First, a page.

We discussed in the last article Wi-Fi Generations definition, Timeline, and Benefits the journey and benefits of Wi-Fi technology in general and Wi-Fi Timeline from 802.11a to 802.11ax. In this article, we will talk more about Wi-Fi 6E, its definition, and its benefits.
Even as Wi-Fi 6 deployments continue to ramp up, the industry is preparing for the biggest Wi-Fi upgrade to date—Wi-Fi 6E.
What is Wi-Fi 6E?
On April 23, 2020, the US Federal Communications Commission (FCC) voted unanimously to allocate 1,200 megahertz (MHz) of spectrum for unlicensed use in the 5.925-7.125 GHz (6 GHz) band. At the same time, the Wi-Fi Alliance decided to extend the Wi-Fi 6 standard (802.11ax) to include the new 6 GHz band. The result is Wi-Fi 6 extended or Wi-Fi 6E.
Wi-Fi 6E, an extension of the current Wi-Fi 6, helps alleviate network constraints and provides room for growth by more than doubling the available spectrum with wider channels for lower latency.
Benefits of Wi-Fi 6E
Wi-Fi 6E devices operating in the 6 GHz band will be immediately able to take advantage of the benefits provided by this greenfield spectrum.
- High Capacity – With 59 new 20 MHz channels available in the 6 GHz band, congestion issues will be immediately relieved. Wi-Fi 6E access points will not need to compete for spectrum and will be able to operate on congestion-free channels.
- Higher Speed – 1200 MHz of contiguous spectrum enables 7 new 160 MHz channels and 14 new 80 MHz channels. Network administrators will be able to enable widespread use of wider channels without the risk of interference from overlapping channels and sufficient spatial reuse. Wider channels deployments will unlock multi-Gigabit Wi-Fi speeds for end-users.
- Less Congestion: Current Wi-Fi offers 27 non-overlapping 20 MHz channels, while Wi-Fi 6E will offer 59 new 20 MHz channels. The added channels will alleviate many of the congestion challenges and enable better support for more connected devices and device types.
- Low Latency – IEEE’s decision to reserve access of the 6 GHz band to 802.11ax devices will reduce the latency and enable < 1 ms latency for 6E devices. First by removing all legacy slower devices and also by allowing only 802.11ax (OFDMA, MU-MIMO, 1024 QAM) capable devices, that can take full advantage of the capacity and latency improvement features provided by this technology.
Key differences between Wi-Fi 5, Wi-Fi 6, and Wi-Fi 6E
Wi-Fi 6E will enable delivery of the deterministic, low-latency, highly reliable quality of service (QoS) required for next-generation wireless applications.
One key difference of using the 6 GHz frequency band for 802.11ax technology is there is no need for backward compatibility. Because 802.11a/b/g/n/ac radios operate only on the 2.4 GHz or 5 GHz band, and not the 6 GHz band, protection mechanisms aren’t needed.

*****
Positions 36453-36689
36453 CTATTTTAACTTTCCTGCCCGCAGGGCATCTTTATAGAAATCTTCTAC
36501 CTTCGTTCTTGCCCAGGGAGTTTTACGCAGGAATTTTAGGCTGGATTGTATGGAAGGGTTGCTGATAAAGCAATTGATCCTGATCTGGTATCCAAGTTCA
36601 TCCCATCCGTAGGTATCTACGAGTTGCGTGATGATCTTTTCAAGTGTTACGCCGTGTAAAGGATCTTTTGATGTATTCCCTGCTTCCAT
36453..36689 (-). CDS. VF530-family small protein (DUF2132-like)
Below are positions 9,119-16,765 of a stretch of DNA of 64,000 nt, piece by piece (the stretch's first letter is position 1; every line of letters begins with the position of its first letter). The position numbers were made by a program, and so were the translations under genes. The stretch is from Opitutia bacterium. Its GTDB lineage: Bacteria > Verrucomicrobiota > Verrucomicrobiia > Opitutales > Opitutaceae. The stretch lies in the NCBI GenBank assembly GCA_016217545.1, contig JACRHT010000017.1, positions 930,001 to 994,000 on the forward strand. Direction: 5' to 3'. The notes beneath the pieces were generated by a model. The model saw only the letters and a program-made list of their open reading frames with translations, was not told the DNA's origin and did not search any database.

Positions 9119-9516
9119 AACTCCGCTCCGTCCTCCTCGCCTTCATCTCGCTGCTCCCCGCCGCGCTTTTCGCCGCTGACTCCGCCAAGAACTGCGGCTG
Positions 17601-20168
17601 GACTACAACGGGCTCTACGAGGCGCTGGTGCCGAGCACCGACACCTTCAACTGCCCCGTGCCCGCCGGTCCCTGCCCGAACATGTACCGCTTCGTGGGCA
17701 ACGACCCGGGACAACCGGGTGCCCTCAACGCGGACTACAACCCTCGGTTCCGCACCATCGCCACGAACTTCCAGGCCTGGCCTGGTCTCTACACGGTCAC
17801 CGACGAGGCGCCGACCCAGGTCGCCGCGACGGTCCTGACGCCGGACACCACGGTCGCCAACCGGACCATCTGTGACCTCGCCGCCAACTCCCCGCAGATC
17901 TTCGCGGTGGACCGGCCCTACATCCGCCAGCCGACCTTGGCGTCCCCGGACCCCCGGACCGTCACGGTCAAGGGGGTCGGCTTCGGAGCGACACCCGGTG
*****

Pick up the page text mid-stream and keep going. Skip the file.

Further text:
The 6 GHz frequency band will be a “pure” 802.11ax technology band for Wi-Fi communication.
Compared to Wi-Fi 6, Wi-Fi 6E is not a new technology. The difference is that it operates in the 6 GHz band instead of 2.4/5 GHz for Wi-Fi 6, and has more bandwidth—1.2 GHz vs 600 MHz. This makes Wi-Fi 6E functionally different in a few key ways:
- Wi-Fi 6E mandates OFDMA which enables a more stable device-to-network connection.
- Because Wi-Fi 6E has the 6 GHz band to itself, no legacy devices, it can support much faster speed and lower latency.
- Due to its higher frequency spectrum, Wi-Fi 6E has less range than Wi-Fi 6.
What are the rules governing 6E?
- AP Decides: Unlike current Wi-Fi, in which end-user devices make uncoordinated roaming decisions that can lead to poor connectivity, devices operating in the 6 GHz band must obey the operating rules of the AP which has better visibility to make these decisions.
- Coordination Requirements: The biggest change within Wi-Fi 6E is the new requirement to enforce frequency coordination among standard power APs via Automated Frequency Coordination
(AFC). Wi-Fi AFC provides a list of frequencies where the AP can operate safely without interfering with other incumbents like fixed microwave operators.
- Uncoordinated Operations: While low-power indoor APs may operate within the 6 GHz band without AFC control, they are restricted from having weather-resistant enclosures, external antennas, and battery-only operation. Such restrictions prevent equipment manufacturers from creating U-NII 6 and U-NII 8 band-supported APs, causing potential interference problems for existing microwave wireless operators.
- 11ax required: Only 802.11ax devices will be able to operate within the 6 GHz band. With no need to support legacy devices, Wi-Fi 6E can operate at its intended maximum efficiency, while legacy devices can use 2.4 GHz and 5 GHz as normal.
6 GHz Worldwide
As shown in the below figure, many world regions are making all or portions of the 6 GHz frequency band available for Wi-Fi. Also, you can see all the updates on this page
- Wi-Fi Alliance, https://www.wi-fi.org/
- Wi-Fi Alliance, Wi-Fi 6E, and 6 GHz Update.
- Qualcomm, Industry Readies for Wi-Fi 6E
- Aruba, Six strategies to get the most out of Wi-Fi 6E and 6 GHz white paper.
- LitePoint, A Guide to Wi-Fi 6E white paper.
- Commscope, What is Wi-Fi 6E technology brief.